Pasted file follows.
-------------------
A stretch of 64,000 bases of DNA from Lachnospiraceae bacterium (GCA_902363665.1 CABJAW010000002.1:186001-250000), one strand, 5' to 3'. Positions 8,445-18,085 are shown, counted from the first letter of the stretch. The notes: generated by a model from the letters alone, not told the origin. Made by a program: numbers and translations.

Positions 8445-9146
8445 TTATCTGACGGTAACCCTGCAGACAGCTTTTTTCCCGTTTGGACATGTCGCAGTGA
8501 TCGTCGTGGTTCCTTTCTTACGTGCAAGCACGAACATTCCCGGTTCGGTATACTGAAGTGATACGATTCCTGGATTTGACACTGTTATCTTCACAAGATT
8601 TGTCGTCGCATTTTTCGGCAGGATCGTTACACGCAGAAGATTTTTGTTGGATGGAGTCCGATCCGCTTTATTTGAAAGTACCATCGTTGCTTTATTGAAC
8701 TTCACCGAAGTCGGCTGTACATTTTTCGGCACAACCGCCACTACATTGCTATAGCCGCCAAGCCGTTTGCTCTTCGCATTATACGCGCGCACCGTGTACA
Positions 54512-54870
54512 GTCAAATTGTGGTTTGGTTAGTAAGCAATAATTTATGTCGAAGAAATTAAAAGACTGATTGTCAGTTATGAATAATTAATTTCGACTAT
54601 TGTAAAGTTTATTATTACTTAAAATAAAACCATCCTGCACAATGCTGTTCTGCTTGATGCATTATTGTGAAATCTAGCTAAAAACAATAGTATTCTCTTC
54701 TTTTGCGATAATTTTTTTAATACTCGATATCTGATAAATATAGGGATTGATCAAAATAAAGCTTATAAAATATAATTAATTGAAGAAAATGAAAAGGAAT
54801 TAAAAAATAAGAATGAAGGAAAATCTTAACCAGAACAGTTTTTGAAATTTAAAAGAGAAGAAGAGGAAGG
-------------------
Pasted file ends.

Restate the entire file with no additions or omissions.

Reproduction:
A stretch of 64,000 bases of DNA from Lachnospiraceae bacterium (GCA_902363665.1 CABJAW010000002.1:186001-250000), one strand, 5' to 3'. Positions 8,445-18,085 are shown, counted from the first letter of the stretch. The notes: generated by a model from the letters alone, not told the origin. Made by a program: numbers and translations.

Positions 8445-9146
8445 TTATCTGACGGTAACCCTGCAGACAGCTTTTTTCCCGTTTGGACATGTCGCAGTGA
8501 TCGTCGTGGTTCCTTTCTTACGTGCAAGCACGAACATTCCCGGTTCGGTATACTGAAGTGATACGATTCCTGGATTTGACACTGTTATCTTCACAAGATT
8601 TGTCGTCGCATTTTTCGGCAGGATCGTTACACGCAGAAGATTTTTGTTGGATGGAGTCCGATCCGCTTTATTTGAAAGTACCATCGTTGCTTTATTGAAC
8701 TTCACCGAAGTCGGCTGTACATTTTTCGGCACAACCGCCACTACATTGCTATAGCCGCCAAGCCGTTTGCTCTTCGCATTATACGCGCGCACCGTGTACA
Positions 54512-54870
54512 GTCAAATTGTGGTTTGGTTAGTAAGCAATAATTTATGTCGAAGAAATTAAAAGACTGATTGTCAGTTATGAATAATTAATTTCGACTAT
54601 TGTAAAGTTTATTATTACTTAAAATAAAACCATCCTGCACAATGCTGTTCTGCTTGATGCATTATTGTGAAATCTAGCTAAAAACAATAGTATTCTCTTC
54701 TTTTGCGATAATTTTTTTAATACTCGATATCTGATAAATATAGGGATTGATCAAAATAAAGCTTATAAAATATAATTAATTGAAGAAAATGAAAAGGAAT
54801 TAAAAAATAAGAATGAAGGAAAATCTTAACCAGAACAGTTTTTGAAATTTAAAAGAGAAGAAGAGGAAGG